Enjoyment and dissatisfaction: Temperature makes a big difference in the taste of wine
Thursday, Sep 19th 2013

Many avid wine drinkers as well as casual partakers believe that white wine should be served cold, and red wines should be drunk at room temperature. However, a few degrees on either side of the target temperature zone can mean the difference in a smile after that first sip, or a quick swallow followed by a wince. 

White wine
Dave McIntyre stated in The Washington Post that temperature monitoring is an advantageous way to ensure a wine drinker's enjoyment. Most refrigerators are kept around 40 degrees, which can be too cold for white wines and can diminish fruit notes and intensify acidity.

"Serving white wine too cold is like putting a mask on it," said Central Michel Richard wine director David Hale. "You cover up the non-fruit aromas, like herbs or minerals. It turns the wine into alcoholic water."

McIntyre suggested leaving a bottle out at room temperature for around 30 minutes before serving it, especially if it has been chilling for more than a few hours.

Hale keeps wines in a temperature monitored vault at Central Michel Richard; white wines are stored and served at 50 degrees.

Additionally, sparkling white wines should be chilled and served at a much lower temperature than still wines, according to Lettie Teague of The Wall Street Journal. Sparkling wines have a higher acidity content and chilling such types better preserves the carbonation.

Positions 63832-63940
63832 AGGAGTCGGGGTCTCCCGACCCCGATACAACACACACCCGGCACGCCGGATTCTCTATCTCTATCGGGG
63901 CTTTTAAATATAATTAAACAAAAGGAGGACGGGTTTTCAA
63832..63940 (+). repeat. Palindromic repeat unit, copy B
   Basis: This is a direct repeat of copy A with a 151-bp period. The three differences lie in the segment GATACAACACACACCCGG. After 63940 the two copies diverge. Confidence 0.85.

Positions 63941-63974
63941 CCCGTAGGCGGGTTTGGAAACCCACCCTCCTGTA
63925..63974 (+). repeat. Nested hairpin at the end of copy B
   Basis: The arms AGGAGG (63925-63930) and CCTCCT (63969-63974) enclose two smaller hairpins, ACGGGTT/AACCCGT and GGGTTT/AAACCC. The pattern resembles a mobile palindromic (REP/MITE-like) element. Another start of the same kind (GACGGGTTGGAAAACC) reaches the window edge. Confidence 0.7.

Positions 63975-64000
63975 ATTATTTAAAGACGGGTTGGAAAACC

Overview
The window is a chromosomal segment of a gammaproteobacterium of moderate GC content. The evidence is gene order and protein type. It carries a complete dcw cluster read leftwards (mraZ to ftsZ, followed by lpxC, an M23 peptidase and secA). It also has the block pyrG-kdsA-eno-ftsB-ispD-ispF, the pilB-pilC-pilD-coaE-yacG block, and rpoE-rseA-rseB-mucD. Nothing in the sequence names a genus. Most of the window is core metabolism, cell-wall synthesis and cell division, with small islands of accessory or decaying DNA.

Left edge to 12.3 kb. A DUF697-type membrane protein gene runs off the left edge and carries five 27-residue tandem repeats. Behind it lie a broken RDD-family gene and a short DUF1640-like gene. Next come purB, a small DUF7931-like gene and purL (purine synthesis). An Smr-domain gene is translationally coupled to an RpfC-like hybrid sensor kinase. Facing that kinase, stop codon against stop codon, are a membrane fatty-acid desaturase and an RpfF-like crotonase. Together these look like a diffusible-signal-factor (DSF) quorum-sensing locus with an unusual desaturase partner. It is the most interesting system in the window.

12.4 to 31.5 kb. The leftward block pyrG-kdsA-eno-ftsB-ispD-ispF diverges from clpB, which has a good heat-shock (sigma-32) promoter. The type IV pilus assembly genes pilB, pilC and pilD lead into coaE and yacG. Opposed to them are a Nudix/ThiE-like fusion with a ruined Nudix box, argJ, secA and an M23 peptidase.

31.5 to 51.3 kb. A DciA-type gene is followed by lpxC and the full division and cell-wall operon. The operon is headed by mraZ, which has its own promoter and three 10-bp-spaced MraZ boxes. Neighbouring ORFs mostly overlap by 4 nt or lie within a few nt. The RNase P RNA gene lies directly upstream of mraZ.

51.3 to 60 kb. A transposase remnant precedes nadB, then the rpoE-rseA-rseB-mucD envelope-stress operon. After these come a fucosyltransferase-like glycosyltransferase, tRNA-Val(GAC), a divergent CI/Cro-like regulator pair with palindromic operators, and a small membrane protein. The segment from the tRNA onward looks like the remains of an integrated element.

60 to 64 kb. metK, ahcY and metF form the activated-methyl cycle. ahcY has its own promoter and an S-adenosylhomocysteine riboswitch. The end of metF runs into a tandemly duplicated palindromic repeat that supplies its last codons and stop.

Red wine
McIntyre said the custom of serving red wine at room temperature dates back to before air conditioning and heating was publicly available. If served at 70 degrees or more, red wines can have a lax, sloppy taste. He suggested slightly chilling a red wine for around a half hour farther away from the chill source to elevate aromas and burnish fruit flavors. Central Michel Richard stores and serves red wines at 62 degrees, in line with McIntyre's suggestions. 

Teague stated that when a wine is too warm, it can cloud the flavor and the right temperature can sharpen the taste. Teague also shared a popular tip to improve a wine's temperature. When a red wine arrives at the table too warm, a drinker can put an ice cube in the glass and swirl it for about four seconds, then take it out to avoid watering down the glass. This will lower the temperature of a red wine just enough to ensure it is not too warm or too chilled.

Overall, temperature monitoring of both white and red wines can greatly improve the taste and overall enjoyment.